Forces at play
At Fortune‘s Brainstorm Tech summit yesterday, Mattel CEO Margo Georgiadis spelled out the challenge of making toys for children born in the iPad– and Instagram–age. Simply throwing tech into toys isn’t the answer, she said. “We have to figure out a way to integrate the two.”

A taxing process
At a town hall on diversity and inclusion at Fortune‘s Brainstorm Tech conference yesterday, Laura Weidman Powers, CEO of nonprofit Code2040, spoke about the oft-overlooked “tax on women,” as in the need to deflect unwanted sexual advancements or the exhausting mental gymnastics of making sure to speak up enough at work—without speaking up too much. Entrepreneur Niniane Wang, who last month publicly accused then-Binary Capital partner Justin Caldbeck of sexual harassment, gave her own example of such a burden. She said she put 100 hours of work into the process of outing Caldbeck to ensure she got “a predator out of a position of power.”

No problem!
A new SurveyMonkey poll provides new insight into the tech industry’s nagging gender gap: a majority of men—58%—think all obstacles to gender equality have been eliminated, while 38% say some barriers remain in place. Women see it differently; their responses were essentially reversed, 36% and 60%, respectively.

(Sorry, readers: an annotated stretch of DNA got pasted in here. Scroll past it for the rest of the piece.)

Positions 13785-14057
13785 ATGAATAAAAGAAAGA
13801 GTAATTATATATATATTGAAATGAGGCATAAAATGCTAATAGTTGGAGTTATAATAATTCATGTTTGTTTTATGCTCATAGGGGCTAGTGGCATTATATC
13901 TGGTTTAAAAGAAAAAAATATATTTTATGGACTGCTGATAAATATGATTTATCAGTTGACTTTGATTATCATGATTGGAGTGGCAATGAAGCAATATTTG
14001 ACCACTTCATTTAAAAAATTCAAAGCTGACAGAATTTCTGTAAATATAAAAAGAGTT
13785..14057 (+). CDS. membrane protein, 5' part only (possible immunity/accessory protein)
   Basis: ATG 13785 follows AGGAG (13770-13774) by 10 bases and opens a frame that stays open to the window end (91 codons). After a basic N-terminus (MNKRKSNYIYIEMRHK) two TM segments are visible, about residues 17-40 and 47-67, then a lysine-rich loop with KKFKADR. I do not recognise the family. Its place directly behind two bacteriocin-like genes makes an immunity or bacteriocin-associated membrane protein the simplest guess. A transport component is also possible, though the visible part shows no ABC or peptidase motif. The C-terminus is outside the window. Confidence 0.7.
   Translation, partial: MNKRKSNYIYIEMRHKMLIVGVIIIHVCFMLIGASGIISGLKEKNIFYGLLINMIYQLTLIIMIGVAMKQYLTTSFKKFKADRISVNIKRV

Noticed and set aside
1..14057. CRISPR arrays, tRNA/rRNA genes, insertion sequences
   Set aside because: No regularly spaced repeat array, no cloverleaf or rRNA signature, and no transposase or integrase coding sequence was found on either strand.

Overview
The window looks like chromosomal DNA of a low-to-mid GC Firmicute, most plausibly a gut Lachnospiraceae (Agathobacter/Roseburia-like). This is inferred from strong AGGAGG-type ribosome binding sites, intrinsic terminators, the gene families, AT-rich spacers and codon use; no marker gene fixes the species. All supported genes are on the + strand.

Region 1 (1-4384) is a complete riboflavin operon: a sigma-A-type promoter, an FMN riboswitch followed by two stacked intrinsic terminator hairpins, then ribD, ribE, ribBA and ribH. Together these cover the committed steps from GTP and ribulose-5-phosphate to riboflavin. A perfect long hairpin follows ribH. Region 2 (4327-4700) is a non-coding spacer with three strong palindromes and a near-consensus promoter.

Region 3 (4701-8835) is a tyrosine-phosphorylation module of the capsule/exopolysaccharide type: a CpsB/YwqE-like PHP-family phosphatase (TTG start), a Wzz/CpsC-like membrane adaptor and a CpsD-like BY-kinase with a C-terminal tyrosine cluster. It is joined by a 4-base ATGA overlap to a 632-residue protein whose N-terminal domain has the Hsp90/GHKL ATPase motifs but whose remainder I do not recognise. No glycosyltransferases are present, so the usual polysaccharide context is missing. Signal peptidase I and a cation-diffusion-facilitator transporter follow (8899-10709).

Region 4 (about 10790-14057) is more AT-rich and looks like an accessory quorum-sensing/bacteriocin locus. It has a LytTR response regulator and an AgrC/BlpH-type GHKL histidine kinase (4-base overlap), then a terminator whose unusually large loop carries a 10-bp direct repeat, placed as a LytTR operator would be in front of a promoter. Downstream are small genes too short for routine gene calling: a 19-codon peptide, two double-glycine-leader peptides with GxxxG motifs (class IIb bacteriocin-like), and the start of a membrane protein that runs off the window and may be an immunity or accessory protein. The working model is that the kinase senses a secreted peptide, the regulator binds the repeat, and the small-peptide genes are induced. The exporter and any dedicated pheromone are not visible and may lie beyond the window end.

Republican revenge
The Republicans’ latest plan to repeal Obamacare without a replacement doesn’t have enough support to pass because Senators Susan Collins (R-Maine), Shelley Moore Capito (R-WV), and Lisa Murkowski (R-Alaska) say they’ll vote against it. It’s notable that three women have the final say considering the GOP froze all of its female members out of the initial working group on the matter, selecting 13 men instead.


Losing a dual
The Australian senator who drew acclaim for breastfeeding in parliament has resigned after disclosing her previously unknown dual Canadian citizenship. Australia bars citizens of other countries from running for federal parliament. Larissa Waters said she was “devastated” at having to step down. 

Star power
Park Makrye, a 70-year-old grandmother, is one of South Korea’s hottest YouTube stars, having attracted a massive following with videos that show—rather candidly—her life as a senior citizen. Young viewers find her so endearing that Samsung has enlisted her as a model in a YouTube commercial for its TV.
Associated Press


Merriam-Webster dictionary trolls sexist ‘Doctor Who’ fans with another sassy tweet

This woman is trying to figure out why so many Americans still die in childbirth
The Cut

Afghan girls’ robotics team won visas. Now for the real contest.
New York Times

Spain’s La Vuelta cycle race changes ‘sexist’ hostess role


“I’m seeing these young women come up, rise up.”
—OpenTable CEO Christa Quarles, dismissing as 'bullshit' the notion that women in tech don't support each other.